I primarily read books to be entertained, plain and simple. Every now and then I'll read non-fiction, and I dabble in the literary from time to time.I primarily read books to be entertained, plain and simple. Every now and then I'll read non-fiction, and I dabble in the literary from time to time. It's not that I don't like literary fiction (I have an English Masters, after all), but I'm generally busy enough that when I finally have time for a break, I don't want to have to think all that hard. I want plot. I want entertainment. And I don't want to have to ponder the meaning of anything.
Most of the time, at least.
Every now and then I come across an author or book that makes me reevaluate my tastes. Something that makes me wonder if maybe it wouldn't be better if I just read high brow stuff all the time. The Amazing Adventures of Kavalier & Clay, by Michael Chabon, is one such novel.
It's centered around Prague and New York City during World War II. It ties in historical events and details with complex character studies and then frames it all around the rise to power of . . . comic books? Yup. Comic books. And it does it all in a really riveting, involving fashion.
Chabon's text is not always easy to read, and that has to be on purpose. His vocabulary is so much better than mine, I at first constantly found myself looking up the definitions of words, until it got to the point that I just guessed what the words meant and kept on reading. (Remember: I don't like having to think to much.) But he uses language so effectively that this doesn't turn into a stumbling block. It makes me wish I had a better vocabulary myself--that the flaw is with me, the reader, being unable to rise to meet the challenge of him, the author. (Sort of like when you try to play a piece of beautiful music, only to discover it's beyond you.)
This book wasn't beyond me. I loved it. And I got through it in 9 days, which is a testament to how good it is. Usually a "you have to think" book is going to bog me down for a couple of weeks at least.
If any of this sounds remotely entertaining, I strongly encourage you to check this book out. It's well worth your time. Already read it? Let me know what you thought....more
It's rare these days when I'll start a new series and actually continue with it. As I've said in other reviews, I'm just too aware that each book I reIt's rare these days when I'll start a new series and actually continue with it. As I've said in other reviews, I'm just too aware that each book I read is also another book I *don't* read. So I need to find a book I really enjoy to make me decide to stick with it for the next in the series.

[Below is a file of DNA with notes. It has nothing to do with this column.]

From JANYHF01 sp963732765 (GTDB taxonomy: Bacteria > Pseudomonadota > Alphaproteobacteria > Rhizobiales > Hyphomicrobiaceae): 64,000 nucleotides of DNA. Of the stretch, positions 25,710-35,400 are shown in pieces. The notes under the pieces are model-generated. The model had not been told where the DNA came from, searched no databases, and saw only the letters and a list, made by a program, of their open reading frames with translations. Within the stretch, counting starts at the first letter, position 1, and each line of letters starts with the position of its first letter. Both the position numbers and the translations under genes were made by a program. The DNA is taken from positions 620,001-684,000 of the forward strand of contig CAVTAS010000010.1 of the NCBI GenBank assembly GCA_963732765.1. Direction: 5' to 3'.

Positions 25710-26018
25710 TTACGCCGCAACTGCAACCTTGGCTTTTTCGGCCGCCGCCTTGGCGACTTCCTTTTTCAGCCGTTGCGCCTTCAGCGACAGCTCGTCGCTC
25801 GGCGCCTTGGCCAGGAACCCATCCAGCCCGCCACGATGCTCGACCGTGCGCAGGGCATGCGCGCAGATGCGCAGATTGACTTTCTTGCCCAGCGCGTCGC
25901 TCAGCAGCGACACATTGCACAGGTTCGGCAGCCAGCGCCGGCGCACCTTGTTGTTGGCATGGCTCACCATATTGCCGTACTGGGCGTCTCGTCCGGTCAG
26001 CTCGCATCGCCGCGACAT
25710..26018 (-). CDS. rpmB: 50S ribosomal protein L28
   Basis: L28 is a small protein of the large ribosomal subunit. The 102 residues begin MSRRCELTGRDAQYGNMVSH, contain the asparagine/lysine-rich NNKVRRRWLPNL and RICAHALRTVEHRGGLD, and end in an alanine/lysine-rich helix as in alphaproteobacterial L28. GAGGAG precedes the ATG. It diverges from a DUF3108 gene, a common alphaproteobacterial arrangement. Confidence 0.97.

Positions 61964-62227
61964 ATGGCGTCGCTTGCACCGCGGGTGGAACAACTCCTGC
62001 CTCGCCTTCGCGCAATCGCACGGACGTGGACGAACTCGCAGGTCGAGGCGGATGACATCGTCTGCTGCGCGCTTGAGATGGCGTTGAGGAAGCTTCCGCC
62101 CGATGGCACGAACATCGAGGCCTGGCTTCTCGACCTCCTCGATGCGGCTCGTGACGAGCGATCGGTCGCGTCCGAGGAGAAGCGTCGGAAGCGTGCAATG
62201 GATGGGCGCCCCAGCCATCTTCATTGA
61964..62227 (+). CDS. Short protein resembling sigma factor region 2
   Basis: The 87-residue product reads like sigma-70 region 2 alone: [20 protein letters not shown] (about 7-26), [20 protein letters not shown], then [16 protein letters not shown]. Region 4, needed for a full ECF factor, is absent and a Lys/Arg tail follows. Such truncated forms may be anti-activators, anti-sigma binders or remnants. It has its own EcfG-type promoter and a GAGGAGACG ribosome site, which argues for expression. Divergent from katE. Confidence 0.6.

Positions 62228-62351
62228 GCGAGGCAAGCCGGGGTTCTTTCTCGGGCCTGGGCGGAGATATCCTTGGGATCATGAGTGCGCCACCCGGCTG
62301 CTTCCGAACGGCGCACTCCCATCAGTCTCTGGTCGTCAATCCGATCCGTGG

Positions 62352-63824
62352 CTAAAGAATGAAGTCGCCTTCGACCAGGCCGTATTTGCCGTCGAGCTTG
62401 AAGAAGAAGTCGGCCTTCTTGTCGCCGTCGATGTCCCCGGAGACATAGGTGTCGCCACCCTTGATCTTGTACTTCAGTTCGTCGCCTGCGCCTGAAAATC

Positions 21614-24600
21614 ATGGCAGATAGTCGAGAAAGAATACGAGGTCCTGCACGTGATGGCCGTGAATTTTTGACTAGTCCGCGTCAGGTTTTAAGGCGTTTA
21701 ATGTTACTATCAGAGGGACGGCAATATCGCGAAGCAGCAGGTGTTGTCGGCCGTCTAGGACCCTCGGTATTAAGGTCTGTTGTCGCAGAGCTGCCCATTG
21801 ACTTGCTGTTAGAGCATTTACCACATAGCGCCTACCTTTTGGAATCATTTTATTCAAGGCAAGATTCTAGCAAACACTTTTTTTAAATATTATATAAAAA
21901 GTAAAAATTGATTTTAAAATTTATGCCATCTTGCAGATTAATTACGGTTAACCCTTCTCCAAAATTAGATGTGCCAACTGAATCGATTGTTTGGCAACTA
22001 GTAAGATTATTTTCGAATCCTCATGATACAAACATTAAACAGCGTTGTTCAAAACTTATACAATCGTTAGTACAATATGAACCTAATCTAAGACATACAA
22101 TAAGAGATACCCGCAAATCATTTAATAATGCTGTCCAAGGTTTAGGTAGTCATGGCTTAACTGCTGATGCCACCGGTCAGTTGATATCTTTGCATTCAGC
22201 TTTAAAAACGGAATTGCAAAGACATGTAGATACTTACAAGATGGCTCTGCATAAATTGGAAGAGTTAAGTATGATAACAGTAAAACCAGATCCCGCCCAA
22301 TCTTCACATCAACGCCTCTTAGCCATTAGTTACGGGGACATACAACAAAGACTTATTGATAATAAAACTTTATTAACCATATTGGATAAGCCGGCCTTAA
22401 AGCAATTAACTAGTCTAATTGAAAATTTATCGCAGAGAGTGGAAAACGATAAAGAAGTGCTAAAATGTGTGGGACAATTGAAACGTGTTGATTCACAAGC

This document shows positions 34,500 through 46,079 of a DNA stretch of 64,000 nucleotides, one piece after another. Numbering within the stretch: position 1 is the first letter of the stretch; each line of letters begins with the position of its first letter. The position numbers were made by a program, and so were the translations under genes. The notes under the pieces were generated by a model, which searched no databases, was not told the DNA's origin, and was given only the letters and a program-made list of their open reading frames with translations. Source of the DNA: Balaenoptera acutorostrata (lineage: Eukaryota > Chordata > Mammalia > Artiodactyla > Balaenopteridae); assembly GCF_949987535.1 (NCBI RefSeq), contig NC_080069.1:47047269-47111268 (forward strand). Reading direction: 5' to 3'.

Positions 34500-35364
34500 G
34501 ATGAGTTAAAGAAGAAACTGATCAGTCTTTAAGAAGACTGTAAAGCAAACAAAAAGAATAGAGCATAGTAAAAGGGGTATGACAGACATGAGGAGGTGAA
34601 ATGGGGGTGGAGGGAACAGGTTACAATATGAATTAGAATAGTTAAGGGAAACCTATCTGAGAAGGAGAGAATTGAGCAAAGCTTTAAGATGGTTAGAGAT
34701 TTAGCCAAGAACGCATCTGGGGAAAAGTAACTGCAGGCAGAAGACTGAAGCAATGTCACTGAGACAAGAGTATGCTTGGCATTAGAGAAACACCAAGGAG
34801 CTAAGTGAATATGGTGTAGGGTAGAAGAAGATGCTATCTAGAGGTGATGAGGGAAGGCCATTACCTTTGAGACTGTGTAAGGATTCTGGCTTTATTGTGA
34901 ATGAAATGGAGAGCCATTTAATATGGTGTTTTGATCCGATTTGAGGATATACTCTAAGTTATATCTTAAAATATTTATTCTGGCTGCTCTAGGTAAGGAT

Much of what I read comes to me through Kindle book sales. I'll see something interesting, I'll read reviews on Goodreads, and I'll buy it for later. Senlin Ascends is a book I'd heard about from a number of sources, and then one day it went on sale on Amazon. The concept was intriguing: a man goes to a steampunk Tower of Babel and works on making his way up the tower. I didn't know much more than that, but I decided to give it a shot.
I bought the second book as soon as I finished the first, if that gives you any idea what I thought about it.
For the first while in the first book, I didn't think I was going to like it. The main character was quite weak and did some fairly foolish things. But the setting was more than a little intriguing. This Tower of Babel is truly enormous. Each level is basically its own world, and it's all very well described to the point that it feels real. And as I kept reading, caught by the setting, the main character began to grow and evolve as well. By the end of the book, it had really grabbed hold of me, and I was truly invested in the outcome.
That's a tough trick to pull off, but it does a great job of it. In the end, it's an impressive work. I gave it an 8/10, though again the middle and end were much stronger for me than the beginning, which is always preferable, I find. If you're looking for a good steampunk read with very light fantasy elements, this is a good one to try.